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Hypertension Research
Vol. 19 (1996) No. 4 P 281-290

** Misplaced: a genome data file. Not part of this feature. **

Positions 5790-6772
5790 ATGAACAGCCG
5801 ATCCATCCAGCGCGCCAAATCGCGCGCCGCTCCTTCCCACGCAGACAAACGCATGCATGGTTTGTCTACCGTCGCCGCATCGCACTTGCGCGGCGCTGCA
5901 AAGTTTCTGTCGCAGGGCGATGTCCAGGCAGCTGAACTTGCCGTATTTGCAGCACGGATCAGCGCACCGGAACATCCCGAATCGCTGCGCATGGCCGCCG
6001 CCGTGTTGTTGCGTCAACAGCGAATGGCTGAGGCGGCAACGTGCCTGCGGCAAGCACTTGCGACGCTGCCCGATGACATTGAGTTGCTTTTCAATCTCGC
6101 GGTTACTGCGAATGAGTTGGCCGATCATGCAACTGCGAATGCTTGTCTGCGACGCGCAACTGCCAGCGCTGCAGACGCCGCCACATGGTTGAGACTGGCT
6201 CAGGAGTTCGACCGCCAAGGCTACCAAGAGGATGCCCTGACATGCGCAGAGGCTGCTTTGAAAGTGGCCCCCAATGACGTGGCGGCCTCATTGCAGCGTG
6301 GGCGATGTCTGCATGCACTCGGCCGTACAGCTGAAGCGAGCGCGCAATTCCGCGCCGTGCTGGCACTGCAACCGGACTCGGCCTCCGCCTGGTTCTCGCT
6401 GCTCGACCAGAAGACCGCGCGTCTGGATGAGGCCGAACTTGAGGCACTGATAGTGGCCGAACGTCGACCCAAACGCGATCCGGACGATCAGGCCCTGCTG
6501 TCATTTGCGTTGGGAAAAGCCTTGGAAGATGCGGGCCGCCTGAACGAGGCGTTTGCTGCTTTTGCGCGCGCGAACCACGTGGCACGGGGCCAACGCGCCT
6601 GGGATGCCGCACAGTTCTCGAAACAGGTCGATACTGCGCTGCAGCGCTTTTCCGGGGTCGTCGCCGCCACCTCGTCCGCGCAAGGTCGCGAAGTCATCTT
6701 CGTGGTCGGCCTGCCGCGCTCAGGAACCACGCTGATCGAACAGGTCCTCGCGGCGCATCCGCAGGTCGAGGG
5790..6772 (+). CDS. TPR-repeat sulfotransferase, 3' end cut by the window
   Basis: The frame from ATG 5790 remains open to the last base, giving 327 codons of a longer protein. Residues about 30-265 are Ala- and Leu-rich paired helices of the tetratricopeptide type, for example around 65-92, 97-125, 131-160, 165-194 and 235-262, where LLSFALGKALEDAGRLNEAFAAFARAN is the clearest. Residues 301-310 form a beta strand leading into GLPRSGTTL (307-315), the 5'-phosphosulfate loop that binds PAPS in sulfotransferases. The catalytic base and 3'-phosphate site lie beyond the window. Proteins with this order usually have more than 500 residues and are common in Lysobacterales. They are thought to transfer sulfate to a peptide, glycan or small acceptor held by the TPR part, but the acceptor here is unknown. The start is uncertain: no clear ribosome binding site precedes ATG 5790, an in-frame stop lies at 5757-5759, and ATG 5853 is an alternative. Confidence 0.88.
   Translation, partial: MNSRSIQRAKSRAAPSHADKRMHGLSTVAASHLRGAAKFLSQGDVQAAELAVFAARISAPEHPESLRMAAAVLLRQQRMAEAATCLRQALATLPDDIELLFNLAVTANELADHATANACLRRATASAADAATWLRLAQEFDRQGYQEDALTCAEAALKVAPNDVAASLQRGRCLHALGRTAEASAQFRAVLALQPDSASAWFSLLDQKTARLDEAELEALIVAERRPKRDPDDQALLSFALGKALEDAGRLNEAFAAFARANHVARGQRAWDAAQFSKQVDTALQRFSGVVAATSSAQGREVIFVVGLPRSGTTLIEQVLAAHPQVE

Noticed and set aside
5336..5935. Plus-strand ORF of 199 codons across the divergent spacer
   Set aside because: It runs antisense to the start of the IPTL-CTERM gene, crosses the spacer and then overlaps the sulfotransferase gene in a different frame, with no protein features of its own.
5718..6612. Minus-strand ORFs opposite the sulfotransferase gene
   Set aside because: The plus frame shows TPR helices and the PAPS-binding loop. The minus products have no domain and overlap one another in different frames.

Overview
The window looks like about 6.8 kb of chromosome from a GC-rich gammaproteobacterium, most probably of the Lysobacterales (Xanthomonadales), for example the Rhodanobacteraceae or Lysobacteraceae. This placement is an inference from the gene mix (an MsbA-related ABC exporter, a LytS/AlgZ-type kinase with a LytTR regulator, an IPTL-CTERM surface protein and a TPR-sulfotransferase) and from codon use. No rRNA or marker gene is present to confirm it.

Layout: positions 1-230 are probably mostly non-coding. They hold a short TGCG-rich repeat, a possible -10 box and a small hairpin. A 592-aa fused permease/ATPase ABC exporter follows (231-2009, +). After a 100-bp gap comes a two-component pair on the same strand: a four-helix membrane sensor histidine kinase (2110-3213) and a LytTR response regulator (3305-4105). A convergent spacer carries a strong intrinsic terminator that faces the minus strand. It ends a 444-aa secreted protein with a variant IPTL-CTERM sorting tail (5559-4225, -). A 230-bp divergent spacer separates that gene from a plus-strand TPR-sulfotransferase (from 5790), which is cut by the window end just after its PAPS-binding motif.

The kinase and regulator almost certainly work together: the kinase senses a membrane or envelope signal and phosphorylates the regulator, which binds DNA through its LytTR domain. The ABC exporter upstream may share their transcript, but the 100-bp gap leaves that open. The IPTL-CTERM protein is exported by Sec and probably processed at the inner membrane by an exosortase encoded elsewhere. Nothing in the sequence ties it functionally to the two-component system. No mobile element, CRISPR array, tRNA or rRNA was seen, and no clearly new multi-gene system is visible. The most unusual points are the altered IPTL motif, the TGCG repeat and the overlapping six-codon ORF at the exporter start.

To assess how elderly Japanese hypertensive patients are treated by specialists, we conducted a cross- sectional survey. A total of 1, 163 outpatients aged 50 years or older were studied. Hypertension was diagnosed in 939 of these patients, and 827 were receiving drug therapy. The average blood pressure during therapy was 143±16 / 81±10mmHg. In patients aged 70 years or older, systolic blood pressure during antihypertensive therapy was significantly higher (p<0.01) and diastolic blood pressure was significantly lower (p<0.01) than the corresponding values in those aged 50 to 59 years or 60 to 69 years. The calculated mean blood pressures were similar in the different age groups. The rate of monotherapy in the patients aged 70 years or older was 58.8%, which was significantly higher (p<0.01) than the rates of monotherapy in the other age groups. Calcium channel blockers were prescribed in about 80% of patients, irrespective of age or comorbidity. Of the patients receiving calcium channel blockers, 43.5% were treated with monotherapy. This rate significantly (p<0.01) increased with advancing age. Diastolic blood pressures were significantly lower (p<0.05) in patients with stroke and in those with ischemic heart disease, diabetes mellitus, or dyslipidemia, as compared with patients with no comorbidity. Among patients aged 70 years or older, the difference in systolic blood pressure between those with ischemic heart disease and those with no comorbidity was not significant. Blood pressure in elderly hypertensive patients was reduced to a level similar to that in younger patients. The target blood pressure was influenced by the presence of comorbidity. Furthermore, specialists showed a high preference for the use of calcium channel blockers in the management of hypertension. (Hypertens Res 1996; 19: 281-290)

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